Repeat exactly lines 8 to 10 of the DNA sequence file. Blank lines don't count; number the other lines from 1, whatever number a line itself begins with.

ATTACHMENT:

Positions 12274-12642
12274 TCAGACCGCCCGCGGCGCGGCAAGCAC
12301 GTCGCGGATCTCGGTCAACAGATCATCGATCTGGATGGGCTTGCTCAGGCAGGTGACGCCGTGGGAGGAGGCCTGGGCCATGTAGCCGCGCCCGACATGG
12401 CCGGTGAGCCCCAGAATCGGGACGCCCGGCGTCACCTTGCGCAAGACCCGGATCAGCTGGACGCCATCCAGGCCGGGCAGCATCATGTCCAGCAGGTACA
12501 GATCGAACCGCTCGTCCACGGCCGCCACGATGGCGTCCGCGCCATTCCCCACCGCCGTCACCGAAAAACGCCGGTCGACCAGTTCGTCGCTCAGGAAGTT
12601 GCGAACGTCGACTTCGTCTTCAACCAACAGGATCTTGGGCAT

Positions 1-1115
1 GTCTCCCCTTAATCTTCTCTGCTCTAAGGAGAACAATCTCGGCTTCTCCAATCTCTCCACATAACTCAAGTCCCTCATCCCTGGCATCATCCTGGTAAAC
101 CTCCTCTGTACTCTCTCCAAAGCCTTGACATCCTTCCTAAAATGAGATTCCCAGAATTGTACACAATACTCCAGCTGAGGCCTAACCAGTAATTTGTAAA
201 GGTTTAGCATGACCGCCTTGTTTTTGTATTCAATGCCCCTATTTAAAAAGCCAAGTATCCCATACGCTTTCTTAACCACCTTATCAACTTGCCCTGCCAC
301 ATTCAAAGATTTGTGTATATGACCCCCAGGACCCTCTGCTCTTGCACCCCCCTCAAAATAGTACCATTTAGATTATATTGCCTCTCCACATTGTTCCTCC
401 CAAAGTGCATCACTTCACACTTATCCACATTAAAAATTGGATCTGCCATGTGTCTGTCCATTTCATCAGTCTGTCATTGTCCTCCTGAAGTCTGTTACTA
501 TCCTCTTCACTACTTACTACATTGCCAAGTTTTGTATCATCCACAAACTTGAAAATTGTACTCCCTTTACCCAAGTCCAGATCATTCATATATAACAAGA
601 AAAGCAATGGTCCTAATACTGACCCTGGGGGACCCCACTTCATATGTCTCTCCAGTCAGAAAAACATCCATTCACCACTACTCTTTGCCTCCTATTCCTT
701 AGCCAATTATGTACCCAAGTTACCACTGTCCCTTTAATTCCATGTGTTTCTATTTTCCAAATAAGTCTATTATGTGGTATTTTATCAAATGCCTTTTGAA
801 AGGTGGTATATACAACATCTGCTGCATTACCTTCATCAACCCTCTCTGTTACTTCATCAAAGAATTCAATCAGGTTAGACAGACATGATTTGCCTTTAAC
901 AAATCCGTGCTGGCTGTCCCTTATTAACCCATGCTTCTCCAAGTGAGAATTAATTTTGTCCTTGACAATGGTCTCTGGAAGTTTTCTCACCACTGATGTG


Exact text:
1 GTCTCCCCTTAATCTTCTCTGCTCTAAGGAGAACAATCTCGGCTTCTCCAATCTCTCCACATAACTCAAGTCCCTCATCCCTGGCATCATCCTGGTAAAC
101 CTCCTCTGTACTCTCTCCAAAGCCTTGACATCCTTCCTAAAATGAGATTCCCAGAATTGTACACAATACTCCAGCTGAGGCCTAACCAGTAATTTGTAAA
201 GGTTTAGCATGACCGCCTTGTTTTTGTATTCAATGCCCCTATTTAAAAAGCCAAGTATCCCATACGCTTTCTTAACCACCTTATCAACTTGCCCTGCCAC